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Tue, 25 Jul 2017
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Secret History


Strange formation on Colorado Rockies sheds light on Earth's past

© Siddoway and Gehrels, Lithosphere
Central Colorado’s Tava sandstone (light-colored band of rock at center, with geology student for scale) probably formed between 680 million and 800 million years ago, a new study suggests.
In the Front Range of the Colorado Rockies, smack in the middle of a cliff that overlooks U.S. Highway 24, resides a very unusual geological formation. This reddish gray, sharp-edged, and erosion-resistant swath of sandstone stands in stark contrast to the crumbling, heavily weathered granites that lie on either side. Now, scientists say they have narrowed down when this anomaly and others like it in this region formed - a discovery that may give researchers new clues about the breakup of an ancient supercontinent hundreds of millions of years ago.

Many outcrops of the "Tava sandstone" - derived from a Native American name for Pikes Peak, a local landmark - are found along the Ute Pass fault, which runs along the Front Range near Colorado Springs. First noted by geologists more than 130 years ago, these deposits have long been recognized as strange, says Christine Siddoway, a geologist at Colorado College, Colorado Springs. Many sandstone formations show layers of some type, signs they were laid down over time in distinct episodes by wind or flowing water. But the individual grains in the Tava sandstone, which typically are bits of quartz measuring from 125 to 250 micrometers across, are well mixed, and they're peppered with larger bits of quartz up to 3 millimeters in diameter. Once free-flowing but now firmly cemented together with an iron-bearing mineral called hematite, the sand grains were apparently injected into cracks in ancient granite - some of them as much as 6 meters wide - under high pressure. The now-solid Tava deposits apparently flowed from vast reservoirs of once-waterlogged sand, some of them containing more than 1 million cubic meters of material.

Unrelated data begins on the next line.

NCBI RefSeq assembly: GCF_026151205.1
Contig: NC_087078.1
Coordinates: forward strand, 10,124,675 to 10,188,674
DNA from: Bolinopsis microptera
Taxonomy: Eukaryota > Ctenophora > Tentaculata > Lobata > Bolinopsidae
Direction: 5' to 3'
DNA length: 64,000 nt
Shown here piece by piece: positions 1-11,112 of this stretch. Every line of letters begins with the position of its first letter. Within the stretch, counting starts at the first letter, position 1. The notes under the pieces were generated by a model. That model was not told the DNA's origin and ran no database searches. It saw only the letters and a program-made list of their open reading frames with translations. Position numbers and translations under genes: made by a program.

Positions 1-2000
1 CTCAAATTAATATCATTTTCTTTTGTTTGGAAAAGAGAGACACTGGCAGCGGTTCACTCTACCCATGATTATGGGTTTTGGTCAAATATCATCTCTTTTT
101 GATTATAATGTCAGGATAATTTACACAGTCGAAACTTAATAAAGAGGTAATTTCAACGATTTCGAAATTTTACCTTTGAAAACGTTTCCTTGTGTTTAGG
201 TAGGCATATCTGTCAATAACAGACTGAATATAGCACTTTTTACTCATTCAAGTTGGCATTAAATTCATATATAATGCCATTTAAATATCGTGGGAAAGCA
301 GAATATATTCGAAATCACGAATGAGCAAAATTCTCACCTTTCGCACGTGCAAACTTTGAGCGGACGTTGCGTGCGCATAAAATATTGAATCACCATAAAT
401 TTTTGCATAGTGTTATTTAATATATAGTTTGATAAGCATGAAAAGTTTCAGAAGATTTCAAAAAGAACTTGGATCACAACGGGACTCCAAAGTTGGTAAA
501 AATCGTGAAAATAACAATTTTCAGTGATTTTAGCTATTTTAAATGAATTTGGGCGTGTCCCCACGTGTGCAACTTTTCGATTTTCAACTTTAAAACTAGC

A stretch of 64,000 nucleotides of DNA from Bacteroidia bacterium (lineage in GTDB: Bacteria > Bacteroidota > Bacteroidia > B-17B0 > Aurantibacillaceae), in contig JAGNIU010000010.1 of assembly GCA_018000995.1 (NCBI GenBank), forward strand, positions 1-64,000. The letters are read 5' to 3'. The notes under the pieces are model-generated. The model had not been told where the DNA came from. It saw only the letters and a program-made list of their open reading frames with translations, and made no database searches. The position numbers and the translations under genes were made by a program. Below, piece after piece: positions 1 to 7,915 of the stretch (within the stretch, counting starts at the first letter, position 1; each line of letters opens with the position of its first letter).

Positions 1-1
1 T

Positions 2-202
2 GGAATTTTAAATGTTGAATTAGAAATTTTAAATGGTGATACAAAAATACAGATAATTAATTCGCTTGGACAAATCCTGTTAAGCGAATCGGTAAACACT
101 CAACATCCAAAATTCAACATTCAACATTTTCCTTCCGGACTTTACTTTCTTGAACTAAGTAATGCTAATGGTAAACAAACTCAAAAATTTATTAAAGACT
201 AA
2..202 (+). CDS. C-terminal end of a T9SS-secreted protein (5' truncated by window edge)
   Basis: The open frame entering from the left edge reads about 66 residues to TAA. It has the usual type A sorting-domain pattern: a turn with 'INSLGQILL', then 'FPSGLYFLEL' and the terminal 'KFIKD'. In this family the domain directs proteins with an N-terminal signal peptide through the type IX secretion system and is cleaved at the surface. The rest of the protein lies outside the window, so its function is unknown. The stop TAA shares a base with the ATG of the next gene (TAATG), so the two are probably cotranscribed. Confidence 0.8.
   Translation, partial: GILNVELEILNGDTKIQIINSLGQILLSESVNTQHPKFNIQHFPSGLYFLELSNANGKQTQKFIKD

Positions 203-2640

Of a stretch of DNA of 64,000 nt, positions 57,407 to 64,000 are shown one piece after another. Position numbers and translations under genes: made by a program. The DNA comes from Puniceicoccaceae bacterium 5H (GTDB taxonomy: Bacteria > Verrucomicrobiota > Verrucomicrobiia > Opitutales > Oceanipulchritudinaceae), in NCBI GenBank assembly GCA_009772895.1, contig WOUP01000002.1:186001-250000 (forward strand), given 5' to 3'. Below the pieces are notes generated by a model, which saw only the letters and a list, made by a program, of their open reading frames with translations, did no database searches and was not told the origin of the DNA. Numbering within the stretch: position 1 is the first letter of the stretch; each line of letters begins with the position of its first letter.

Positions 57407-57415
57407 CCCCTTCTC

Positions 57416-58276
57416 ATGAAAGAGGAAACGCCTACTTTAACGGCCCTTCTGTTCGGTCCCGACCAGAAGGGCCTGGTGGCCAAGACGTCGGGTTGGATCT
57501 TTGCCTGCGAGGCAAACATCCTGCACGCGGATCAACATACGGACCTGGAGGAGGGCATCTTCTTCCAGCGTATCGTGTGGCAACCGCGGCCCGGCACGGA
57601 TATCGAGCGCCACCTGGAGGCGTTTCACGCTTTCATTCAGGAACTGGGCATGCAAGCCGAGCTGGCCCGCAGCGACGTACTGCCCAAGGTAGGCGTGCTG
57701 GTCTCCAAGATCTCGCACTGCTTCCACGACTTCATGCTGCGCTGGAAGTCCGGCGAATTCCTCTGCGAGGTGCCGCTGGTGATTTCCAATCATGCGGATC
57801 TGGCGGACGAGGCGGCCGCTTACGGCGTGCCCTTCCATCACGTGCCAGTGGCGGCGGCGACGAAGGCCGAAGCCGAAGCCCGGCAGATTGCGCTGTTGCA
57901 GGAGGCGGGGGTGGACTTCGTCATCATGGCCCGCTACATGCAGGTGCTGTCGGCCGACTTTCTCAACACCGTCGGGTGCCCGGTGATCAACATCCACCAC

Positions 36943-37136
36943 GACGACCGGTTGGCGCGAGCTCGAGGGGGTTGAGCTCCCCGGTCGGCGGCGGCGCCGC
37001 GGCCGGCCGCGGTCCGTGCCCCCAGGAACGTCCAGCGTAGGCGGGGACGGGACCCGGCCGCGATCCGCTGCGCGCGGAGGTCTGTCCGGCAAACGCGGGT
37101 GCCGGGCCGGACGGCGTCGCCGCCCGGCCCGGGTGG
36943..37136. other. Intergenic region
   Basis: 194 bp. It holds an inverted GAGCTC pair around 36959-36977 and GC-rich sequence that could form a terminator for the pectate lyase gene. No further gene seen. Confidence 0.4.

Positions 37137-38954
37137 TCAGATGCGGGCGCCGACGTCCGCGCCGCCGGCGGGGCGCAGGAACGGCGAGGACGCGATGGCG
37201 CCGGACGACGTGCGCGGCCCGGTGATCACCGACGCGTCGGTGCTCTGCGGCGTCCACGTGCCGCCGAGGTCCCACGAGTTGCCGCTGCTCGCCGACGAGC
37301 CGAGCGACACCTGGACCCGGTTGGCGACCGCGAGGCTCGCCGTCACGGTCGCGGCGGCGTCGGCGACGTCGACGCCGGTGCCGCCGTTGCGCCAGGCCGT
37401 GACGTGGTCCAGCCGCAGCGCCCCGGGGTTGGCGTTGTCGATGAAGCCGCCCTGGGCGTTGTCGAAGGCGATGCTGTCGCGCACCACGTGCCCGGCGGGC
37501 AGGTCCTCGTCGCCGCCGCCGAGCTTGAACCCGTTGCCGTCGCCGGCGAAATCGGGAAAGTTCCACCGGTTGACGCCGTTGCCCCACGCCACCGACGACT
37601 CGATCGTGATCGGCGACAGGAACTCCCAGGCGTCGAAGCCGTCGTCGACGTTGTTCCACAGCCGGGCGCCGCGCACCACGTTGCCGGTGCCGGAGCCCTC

"This is a very unusual [sandstone]," says Arlo Weil, a structural geologist at Bryn Mawr College in Pennsylvania, who wasn't involved in the new study. "It must have been formed by a very rapid, chaotic process."


Nazca lines of Kazakhstan: More than 50 geoglyphs discovered

© DigitalGlobe, courtesy Google Earth
More than 50 geoglyphs, including one shaped like a swastika, have been discovered in northern Kazakhstan.
More than 50 geoglyphs with various shapes and sizes, including a massive swastika, have been discovered across northern Kazakhstan in Central Asia, say archaeologists.

These sprawling structures, mostly earthen mounds, create the type of landscape art most famously seen in the Nazca region of Peru.

Discovered using Google Earth, the geoglyphs are designed in a variety of geometric shapes, including squares, rings, crosses and swastikas (the swastika is a design that was used in ancient times). Ranging from 90 to 400 meters (295 to 1,312 feet) in diameter, some of them are longer than a modern-day aircraft carrier. Researchers say that the geoglyphs are difficult to see on the ground, but can easily be seen from the sky. [See Photos of the Amazing Geoglyphs in Kazakhstan]